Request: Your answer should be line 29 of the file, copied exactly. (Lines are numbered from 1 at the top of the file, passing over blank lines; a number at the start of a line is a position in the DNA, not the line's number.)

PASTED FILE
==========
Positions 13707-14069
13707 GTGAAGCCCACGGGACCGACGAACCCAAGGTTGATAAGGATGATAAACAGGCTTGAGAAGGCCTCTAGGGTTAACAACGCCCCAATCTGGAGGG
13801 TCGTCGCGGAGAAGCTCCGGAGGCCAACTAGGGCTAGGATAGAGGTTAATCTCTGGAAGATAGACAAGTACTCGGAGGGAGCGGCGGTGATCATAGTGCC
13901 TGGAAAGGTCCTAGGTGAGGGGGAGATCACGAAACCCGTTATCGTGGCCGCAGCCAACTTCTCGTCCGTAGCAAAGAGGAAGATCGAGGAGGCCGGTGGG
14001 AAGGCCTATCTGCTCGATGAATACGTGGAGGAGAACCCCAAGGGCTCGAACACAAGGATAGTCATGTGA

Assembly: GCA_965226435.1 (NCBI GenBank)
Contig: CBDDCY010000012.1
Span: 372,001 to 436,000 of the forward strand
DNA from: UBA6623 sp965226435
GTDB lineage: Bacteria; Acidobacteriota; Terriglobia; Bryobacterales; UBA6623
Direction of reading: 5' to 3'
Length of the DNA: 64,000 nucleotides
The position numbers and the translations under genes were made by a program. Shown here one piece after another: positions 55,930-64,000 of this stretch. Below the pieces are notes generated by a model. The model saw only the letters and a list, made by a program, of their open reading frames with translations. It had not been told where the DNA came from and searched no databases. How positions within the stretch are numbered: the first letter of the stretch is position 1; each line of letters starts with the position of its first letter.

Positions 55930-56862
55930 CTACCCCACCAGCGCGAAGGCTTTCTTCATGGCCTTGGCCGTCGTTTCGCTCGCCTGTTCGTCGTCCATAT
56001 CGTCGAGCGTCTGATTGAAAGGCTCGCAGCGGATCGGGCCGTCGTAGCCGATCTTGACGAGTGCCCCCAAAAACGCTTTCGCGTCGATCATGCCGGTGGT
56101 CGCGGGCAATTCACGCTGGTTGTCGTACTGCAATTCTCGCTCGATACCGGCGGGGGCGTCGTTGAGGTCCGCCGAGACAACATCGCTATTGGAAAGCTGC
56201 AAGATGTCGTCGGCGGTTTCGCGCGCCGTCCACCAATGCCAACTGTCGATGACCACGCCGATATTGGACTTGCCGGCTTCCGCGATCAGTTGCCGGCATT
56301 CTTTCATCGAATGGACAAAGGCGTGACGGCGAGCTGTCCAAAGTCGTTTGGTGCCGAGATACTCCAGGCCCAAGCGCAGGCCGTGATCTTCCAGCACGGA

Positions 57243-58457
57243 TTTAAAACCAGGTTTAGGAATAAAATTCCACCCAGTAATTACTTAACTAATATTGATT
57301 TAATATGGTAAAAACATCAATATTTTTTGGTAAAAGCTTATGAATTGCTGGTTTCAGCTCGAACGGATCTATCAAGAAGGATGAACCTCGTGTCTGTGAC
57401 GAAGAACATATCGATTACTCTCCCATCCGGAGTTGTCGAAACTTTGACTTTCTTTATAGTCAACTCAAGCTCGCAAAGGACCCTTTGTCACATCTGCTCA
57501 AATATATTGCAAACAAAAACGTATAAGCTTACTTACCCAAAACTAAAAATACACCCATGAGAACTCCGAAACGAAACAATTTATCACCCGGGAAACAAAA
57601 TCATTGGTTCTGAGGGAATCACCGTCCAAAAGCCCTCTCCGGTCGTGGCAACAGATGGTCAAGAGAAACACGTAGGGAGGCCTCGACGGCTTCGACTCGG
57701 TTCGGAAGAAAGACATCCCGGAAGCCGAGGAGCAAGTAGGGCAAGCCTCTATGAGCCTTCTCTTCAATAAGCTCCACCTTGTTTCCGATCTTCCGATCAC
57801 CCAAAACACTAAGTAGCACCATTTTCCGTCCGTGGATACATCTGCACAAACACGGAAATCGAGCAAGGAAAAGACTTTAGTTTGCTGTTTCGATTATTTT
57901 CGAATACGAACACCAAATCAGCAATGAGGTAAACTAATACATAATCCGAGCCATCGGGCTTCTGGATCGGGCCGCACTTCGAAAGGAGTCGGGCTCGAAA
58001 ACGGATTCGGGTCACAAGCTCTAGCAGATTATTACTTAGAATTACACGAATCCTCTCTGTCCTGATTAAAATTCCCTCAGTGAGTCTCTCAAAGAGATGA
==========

58001 ACGGATTCGGGTCACAAGCTCTAGCAGATTATTACTTAGAATTACACGAATCCTCTCTGTCCTGATTAAAATTCCCTCAGTGAGTCTCTCAAAGAGATGA